This post is part of a series of reviews on the book Design Patterns in Ruby. Check out the Introduction post for a full table of contents along with some generic principles regarding Design Patterns.
An Iterator is simply an object that provides a way to access the elements of a certain collection. If this iteration happens inside or outsite the collection, it depends on how you implement it. Since we’re gonna go deeper in internal iterators, let’s take a quick look at external iterators, which are objects that sweep you through a collection without knowing it’s insides:
class ArrayIterator def initialize(array) @array = array @index = 0 end def has_next? @index < @array.length end def item @array[@index] end def next_item value = @array[@index] @index += 1 value end end
Using this code is dead simple, and due to Ruby’s dynamic typing we can use it on any object that has a length and a  method, such as String:
#Array i = ArrayIterator.new(['a', 'b','c']) while i.has_next? puts i.next_item end #String i2 = ArrayIterator.new('abc') while i2.has_next? puts i2.next_item end
It works and it doesn’t look like much to do, but let’s see how internal iterators are just way simpler. Internal iterators in Ruby work with blocks, you simply call an iterator method and pass it a block of code to execute at each member of the collection, and so the method will simply yield at each one. Let’s see how that works.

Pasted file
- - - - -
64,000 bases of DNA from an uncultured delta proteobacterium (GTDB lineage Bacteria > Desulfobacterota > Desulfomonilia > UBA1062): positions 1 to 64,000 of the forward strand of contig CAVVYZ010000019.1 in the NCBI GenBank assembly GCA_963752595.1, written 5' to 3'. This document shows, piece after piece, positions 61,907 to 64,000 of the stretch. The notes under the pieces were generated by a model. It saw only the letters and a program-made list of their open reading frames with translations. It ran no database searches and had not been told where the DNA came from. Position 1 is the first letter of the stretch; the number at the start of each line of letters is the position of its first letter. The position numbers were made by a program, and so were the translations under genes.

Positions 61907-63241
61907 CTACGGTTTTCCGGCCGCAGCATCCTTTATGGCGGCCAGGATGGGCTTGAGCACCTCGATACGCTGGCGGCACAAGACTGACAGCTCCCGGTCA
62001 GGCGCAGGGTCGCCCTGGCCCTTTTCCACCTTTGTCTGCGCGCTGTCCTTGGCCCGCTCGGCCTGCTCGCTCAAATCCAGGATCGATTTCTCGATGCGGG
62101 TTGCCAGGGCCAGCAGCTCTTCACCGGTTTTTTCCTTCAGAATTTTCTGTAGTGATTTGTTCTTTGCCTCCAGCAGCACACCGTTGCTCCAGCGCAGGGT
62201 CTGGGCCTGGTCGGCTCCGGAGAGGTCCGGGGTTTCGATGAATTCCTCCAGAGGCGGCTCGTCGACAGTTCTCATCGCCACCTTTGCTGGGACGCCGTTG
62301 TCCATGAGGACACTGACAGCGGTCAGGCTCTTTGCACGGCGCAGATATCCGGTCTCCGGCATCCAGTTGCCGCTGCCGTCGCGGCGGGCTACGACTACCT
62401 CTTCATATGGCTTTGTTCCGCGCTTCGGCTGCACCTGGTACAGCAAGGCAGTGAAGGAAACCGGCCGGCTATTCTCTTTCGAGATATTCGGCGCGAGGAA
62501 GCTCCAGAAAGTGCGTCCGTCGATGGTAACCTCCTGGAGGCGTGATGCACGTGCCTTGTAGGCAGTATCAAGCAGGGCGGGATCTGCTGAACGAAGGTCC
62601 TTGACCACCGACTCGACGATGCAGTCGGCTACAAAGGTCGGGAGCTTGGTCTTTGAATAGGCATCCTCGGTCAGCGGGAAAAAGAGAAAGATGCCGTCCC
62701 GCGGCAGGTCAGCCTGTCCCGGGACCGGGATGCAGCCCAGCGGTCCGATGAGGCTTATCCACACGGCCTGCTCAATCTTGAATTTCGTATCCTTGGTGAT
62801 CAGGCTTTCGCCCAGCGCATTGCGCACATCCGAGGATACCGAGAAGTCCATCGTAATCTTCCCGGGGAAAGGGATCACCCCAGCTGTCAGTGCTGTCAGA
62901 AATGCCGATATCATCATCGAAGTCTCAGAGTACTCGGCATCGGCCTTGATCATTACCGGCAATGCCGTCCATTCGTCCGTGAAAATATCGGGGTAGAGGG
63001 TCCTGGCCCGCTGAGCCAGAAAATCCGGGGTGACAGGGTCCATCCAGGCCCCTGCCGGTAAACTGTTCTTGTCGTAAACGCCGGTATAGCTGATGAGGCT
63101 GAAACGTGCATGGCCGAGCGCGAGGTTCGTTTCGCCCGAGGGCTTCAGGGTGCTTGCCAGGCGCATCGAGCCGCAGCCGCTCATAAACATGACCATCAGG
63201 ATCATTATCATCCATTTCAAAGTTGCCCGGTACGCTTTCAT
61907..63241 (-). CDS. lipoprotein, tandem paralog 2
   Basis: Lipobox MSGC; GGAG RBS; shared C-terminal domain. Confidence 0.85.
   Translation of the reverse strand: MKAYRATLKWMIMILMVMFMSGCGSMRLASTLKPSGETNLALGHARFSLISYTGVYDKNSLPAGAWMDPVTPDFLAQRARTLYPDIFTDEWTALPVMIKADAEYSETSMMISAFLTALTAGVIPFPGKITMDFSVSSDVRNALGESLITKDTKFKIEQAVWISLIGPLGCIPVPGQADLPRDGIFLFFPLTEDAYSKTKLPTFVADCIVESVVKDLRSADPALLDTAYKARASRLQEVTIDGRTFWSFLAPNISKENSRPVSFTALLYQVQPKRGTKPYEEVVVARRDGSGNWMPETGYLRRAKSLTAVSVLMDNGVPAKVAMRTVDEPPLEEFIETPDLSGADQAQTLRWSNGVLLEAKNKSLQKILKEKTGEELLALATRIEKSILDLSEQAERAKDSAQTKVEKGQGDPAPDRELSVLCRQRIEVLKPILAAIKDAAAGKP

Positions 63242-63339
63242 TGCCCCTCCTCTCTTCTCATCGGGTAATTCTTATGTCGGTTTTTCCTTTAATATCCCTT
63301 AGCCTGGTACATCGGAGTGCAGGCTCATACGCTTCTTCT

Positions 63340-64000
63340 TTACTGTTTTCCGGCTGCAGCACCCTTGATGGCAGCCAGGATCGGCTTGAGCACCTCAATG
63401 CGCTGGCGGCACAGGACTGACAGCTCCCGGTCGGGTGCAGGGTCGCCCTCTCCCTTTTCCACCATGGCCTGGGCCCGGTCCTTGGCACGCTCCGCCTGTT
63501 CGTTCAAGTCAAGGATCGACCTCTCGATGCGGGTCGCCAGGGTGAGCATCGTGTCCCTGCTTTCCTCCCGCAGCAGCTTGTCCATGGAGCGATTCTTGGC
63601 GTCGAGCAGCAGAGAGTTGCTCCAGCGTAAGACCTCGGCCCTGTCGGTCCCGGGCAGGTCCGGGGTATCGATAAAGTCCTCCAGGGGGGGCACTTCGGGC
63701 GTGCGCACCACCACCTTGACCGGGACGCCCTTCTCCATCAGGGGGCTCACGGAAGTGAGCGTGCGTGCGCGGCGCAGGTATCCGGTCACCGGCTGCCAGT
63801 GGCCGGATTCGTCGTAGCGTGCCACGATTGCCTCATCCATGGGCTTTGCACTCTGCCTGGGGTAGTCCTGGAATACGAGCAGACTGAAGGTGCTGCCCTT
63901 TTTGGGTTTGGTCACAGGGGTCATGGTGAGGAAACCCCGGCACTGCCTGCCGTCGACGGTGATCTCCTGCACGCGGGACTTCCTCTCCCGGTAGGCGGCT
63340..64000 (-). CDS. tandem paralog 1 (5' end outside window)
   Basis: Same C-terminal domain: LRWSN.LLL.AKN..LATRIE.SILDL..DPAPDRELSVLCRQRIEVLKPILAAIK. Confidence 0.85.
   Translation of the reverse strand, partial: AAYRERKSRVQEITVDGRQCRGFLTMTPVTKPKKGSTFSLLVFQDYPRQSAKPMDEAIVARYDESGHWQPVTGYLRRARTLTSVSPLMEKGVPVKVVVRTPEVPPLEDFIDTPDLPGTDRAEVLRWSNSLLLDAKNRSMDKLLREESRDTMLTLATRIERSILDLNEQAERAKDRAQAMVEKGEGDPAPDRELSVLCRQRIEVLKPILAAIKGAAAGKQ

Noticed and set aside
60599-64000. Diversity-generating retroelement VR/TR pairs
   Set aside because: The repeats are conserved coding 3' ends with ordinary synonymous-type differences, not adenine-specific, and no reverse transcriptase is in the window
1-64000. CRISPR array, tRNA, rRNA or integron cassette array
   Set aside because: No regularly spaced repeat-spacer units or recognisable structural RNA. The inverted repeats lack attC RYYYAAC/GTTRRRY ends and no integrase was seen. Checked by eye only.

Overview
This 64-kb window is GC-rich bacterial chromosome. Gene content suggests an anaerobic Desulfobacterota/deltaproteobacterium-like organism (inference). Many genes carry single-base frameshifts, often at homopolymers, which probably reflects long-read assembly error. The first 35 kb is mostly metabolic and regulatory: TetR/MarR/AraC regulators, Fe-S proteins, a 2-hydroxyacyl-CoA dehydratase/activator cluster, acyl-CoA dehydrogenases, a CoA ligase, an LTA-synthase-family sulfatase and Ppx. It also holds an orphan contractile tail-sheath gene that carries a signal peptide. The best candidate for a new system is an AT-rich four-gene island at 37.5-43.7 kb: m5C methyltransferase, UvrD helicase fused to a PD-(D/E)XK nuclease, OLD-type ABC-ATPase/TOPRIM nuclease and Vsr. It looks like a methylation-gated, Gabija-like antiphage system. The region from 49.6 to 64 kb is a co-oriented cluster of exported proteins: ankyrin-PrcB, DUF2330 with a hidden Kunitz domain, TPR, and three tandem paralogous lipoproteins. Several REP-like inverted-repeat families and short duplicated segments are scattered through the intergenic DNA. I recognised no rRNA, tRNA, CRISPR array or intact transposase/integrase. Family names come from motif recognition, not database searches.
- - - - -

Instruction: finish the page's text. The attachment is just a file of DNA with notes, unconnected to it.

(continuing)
def for_each(array) i = 0 while i < array.length yield(array[i]) i+=1 end end a = [1,2,3] for_each(a) do |element| puts element end
The thing is, you don’t build yourself internal iterators, you could, but why reinvent the wheel? Ruby ships with a powerful module called Enumerable which gives you a bunch of handy iterators, and all you need to do is include the module and define the basic iterator for it (each). Say you have a Tree and would like to iterate through its branches:
class Tree include Enumerable def initialize @branches =  end def each(&block) @branches.each(&block) end def <<(branch) @branches << branch end end tree = Tree.new tree << 'branch1' tree << 'branch2' tree << 'branch3' tree.each do |branch| puts branch end
Of course that in most cases you do want to use an internal iterator since it’s so much simpler in terms of code, but knowing about external iterators can be interesting when things get dirty.
For instance, an advantage of using external iterators is that since you’re using someone else to sweep an object for you, changing the object won’t screw everything up because we’re only iterating case the next object in line is good to go, where in internal iterators you just force yourself through the next block without a single care.